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Inside the 'Black Box' of Project STAR: Estimation of Peer Effects Using Experimental Data

Author

Listed:
  • Michael A. Boozer

    (Economic Growth Center, Yale University)

  • Stephen E. Cacciola

Abstract

The credible identification of endogenous peer group effects -- i.e. social multiplier or feedback effects -- has long eluded social scientists. We argue that such effects are most credibly identified by a randomly assigned social program which operates at differing intensities within and between peer groups. The data we use are from Project STAR, a class size reduction experiment conducted in Tennessee elementary schools. In these data, classes were comprised of varying fractions of students who had previously been exposed to the Small class treatment, creating class groupings of varying experimentally induced quality. We use this variation in class group quality to estimate the spillover effect. We find that when allowance is made for this 'feedback' effect of prior exposure to the Small class treatment, the peer effects account for much of the total experimental effects in the later grades, and the direct class size effects are rendered substantially smaller.

Suggested Citation

  • Michael A. Boozer & Stephen E. Cacciola, 2001. "Inside the 'Black Box' of Project STAR: Estimation of Peer Effects Using Experimental Data," Working Papers 832, Economic Growth Center, Yale University.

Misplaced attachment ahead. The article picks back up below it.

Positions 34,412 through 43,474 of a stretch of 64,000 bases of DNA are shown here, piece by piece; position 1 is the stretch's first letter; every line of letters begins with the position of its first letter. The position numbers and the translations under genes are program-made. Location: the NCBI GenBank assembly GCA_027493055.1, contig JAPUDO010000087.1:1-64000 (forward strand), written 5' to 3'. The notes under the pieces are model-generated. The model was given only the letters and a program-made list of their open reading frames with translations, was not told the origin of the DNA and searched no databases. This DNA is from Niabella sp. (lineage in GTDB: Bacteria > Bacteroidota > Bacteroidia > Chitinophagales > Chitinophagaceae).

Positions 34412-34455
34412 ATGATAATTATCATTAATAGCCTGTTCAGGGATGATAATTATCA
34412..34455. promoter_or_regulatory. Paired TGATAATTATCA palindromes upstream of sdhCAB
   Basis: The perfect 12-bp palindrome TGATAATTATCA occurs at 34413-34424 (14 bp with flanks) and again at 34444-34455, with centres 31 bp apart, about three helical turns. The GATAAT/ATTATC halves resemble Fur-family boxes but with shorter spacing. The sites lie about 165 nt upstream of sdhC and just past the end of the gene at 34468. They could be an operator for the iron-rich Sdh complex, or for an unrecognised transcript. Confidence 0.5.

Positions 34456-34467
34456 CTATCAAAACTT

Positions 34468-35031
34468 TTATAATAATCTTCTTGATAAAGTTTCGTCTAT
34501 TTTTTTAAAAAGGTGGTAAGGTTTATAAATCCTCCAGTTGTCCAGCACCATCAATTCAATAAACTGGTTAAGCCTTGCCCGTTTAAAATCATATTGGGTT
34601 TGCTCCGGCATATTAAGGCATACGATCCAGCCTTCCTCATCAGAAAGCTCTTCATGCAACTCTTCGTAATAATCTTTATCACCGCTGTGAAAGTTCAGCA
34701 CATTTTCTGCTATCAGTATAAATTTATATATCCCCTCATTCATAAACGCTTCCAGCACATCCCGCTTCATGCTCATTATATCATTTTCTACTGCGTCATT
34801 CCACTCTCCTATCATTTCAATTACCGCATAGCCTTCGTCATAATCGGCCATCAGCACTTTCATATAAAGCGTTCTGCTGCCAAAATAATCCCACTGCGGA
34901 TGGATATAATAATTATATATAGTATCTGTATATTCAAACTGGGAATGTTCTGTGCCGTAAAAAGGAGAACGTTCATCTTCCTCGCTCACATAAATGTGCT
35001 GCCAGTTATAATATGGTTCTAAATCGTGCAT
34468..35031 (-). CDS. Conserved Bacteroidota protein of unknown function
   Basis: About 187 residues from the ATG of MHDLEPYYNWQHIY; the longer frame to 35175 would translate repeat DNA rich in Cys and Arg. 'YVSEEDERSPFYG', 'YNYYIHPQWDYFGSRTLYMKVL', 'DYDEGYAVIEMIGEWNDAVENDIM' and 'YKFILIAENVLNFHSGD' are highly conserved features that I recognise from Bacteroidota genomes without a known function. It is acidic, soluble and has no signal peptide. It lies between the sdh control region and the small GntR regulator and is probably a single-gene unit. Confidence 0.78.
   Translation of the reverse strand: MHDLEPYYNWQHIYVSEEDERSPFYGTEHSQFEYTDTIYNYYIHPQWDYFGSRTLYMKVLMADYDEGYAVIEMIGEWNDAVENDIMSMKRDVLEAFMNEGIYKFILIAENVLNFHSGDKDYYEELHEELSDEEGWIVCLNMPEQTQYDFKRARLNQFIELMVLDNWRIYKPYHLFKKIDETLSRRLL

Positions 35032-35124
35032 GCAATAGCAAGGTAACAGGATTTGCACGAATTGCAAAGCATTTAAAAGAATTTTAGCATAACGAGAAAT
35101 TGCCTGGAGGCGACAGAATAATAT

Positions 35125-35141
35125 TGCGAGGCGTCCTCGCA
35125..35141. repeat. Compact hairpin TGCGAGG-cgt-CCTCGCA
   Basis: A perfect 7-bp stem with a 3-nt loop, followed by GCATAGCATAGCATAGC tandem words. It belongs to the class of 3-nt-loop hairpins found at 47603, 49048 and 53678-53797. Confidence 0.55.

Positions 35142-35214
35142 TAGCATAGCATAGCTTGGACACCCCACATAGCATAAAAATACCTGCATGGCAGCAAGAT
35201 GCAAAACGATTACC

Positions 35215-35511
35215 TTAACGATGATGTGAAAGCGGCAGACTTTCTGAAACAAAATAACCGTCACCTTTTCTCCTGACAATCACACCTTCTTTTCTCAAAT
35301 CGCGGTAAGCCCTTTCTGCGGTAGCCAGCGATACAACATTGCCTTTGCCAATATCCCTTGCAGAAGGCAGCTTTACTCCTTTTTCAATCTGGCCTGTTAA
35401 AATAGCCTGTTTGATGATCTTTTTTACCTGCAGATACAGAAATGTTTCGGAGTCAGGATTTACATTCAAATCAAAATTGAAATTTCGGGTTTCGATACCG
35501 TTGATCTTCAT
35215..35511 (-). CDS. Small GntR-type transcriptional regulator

• Handle: RePEc:egc:wpaper:832
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    File URL: http://www.econ.yale.edu/growth_pdf/cdp832.pdf
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    References listed on IDEAS

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    More about this item

    Keywords

    Peer Effects; Data with a Group Structure; Organization of Schooling; Experimental Evidence;
    All these keywords.

    JEL classification:

    • Z13 - Other Special Topics - - Cultural Economics - - - Economic Sociology; Economic Anthropology; Language; Social and Economic Stratification
    • C51 - Mathematical and Quantitative Methods - - Econometric Modeling - - - Model Construction and Estimation
    • C81 - Mathematical and Quantitative Methods - - Data Collection and Data Estimation Methodology; Computer Programs - - - Methodology for Collecting, Estimating, and Organizing Microeconomic Data; Data Access
    • I21 - Health, Education, and Welfare - - Education - - - Analysis of Education
    • C23 - Mathematical and Quantitative Methods - - Single Equation Models; Single Variables - - - Models with Panel Data; Spatio-temporal Models

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